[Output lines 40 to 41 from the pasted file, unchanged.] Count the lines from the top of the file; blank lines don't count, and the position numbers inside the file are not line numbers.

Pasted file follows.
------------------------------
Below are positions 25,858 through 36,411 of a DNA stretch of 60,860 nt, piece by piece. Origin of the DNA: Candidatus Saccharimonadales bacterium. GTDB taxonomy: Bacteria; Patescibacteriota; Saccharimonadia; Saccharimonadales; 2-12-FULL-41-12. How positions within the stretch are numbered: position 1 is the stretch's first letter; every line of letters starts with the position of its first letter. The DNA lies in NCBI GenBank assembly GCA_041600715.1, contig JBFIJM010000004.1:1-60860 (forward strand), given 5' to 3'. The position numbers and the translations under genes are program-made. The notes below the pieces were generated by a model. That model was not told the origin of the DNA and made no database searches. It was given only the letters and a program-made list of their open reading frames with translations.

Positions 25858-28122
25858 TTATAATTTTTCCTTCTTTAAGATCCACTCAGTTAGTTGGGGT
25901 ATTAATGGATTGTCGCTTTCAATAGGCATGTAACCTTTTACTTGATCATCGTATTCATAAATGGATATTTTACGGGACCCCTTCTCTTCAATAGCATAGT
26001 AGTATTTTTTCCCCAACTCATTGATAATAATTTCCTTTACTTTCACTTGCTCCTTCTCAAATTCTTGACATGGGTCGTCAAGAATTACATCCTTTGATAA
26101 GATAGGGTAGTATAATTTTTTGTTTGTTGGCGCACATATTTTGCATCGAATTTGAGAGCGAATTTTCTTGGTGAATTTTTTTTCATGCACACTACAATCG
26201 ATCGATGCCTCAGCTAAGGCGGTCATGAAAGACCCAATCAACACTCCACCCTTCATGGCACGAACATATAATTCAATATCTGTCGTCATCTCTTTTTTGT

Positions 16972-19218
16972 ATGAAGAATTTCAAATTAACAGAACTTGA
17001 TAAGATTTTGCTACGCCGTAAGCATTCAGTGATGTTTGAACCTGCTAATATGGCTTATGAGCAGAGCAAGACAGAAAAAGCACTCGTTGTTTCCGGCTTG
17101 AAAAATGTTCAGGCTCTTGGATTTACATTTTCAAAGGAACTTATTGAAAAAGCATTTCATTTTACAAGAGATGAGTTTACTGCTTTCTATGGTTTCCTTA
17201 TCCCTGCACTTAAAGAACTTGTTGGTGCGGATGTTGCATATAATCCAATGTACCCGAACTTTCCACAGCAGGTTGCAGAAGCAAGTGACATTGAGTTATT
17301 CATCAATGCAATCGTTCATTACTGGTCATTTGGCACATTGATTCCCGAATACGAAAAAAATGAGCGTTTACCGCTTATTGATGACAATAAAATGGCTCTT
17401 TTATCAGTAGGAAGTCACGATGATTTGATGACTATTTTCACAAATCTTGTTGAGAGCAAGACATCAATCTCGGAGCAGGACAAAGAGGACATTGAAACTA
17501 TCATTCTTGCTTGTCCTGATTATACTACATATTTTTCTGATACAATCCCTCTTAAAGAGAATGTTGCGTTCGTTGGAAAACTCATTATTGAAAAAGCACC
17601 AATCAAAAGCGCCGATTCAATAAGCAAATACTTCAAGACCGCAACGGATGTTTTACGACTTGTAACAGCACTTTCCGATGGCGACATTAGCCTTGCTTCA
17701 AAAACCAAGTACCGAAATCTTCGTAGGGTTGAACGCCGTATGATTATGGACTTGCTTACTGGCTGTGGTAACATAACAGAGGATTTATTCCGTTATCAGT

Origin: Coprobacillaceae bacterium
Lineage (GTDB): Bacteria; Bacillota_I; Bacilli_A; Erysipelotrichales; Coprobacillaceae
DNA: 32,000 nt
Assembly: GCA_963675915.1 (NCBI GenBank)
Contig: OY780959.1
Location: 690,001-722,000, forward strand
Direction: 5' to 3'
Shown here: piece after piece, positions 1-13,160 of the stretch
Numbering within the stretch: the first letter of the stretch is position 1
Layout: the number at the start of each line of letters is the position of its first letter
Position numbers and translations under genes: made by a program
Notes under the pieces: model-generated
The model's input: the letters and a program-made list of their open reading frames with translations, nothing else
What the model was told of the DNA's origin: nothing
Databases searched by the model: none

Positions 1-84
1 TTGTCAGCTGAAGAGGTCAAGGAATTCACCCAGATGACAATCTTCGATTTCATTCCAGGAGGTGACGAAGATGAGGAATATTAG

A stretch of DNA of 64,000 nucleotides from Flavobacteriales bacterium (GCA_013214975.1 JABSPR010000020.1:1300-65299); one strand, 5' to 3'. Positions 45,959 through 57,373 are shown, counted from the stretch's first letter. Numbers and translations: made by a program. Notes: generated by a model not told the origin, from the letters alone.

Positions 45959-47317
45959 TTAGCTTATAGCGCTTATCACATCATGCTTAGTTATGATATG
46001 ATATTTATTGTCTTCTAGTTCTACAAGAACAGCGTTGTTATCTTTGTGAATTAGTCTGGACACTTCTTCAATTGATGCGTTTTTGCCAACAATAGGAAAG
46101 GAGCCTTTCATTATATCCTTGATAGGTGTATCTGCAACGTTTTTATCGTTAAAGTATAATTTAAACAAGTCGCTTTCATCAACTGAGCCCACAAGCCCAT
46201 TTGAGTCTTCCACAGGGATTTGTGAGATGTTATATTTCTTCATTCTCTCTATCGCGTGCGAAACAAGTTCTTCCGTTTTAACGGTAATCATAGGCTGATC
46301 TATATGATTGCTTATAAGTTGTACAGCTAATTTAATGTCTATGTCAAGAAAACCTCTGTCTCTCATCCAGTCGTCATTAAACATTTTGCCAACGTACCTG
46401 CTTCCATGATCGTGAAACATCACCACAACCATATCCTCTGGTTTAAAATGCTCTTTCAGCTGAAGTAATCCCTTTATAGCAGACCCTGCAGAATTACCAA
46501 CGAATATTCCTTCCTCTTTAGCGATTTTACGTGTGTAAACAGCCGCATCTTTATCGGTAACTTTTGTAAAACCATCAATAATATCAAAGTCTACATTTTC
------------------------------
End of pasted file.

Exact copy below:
46201 TTGAGTCTTCCACAGGGATTTGTGAGATGTTATATTTCTTCATTCTCTCTATCGCGTGCGAAACAAGTTCTTCCGTTTTAACGGTAATCATAGGCTGATC
46301 TATATGATTGCTTATAAGTTGTACAGCTAATTTAATGTCTATGTCAAGAAAACCTCTGTCTCTCATCCAGTCGTCATTAAACATTTTGCCAACGTACCTG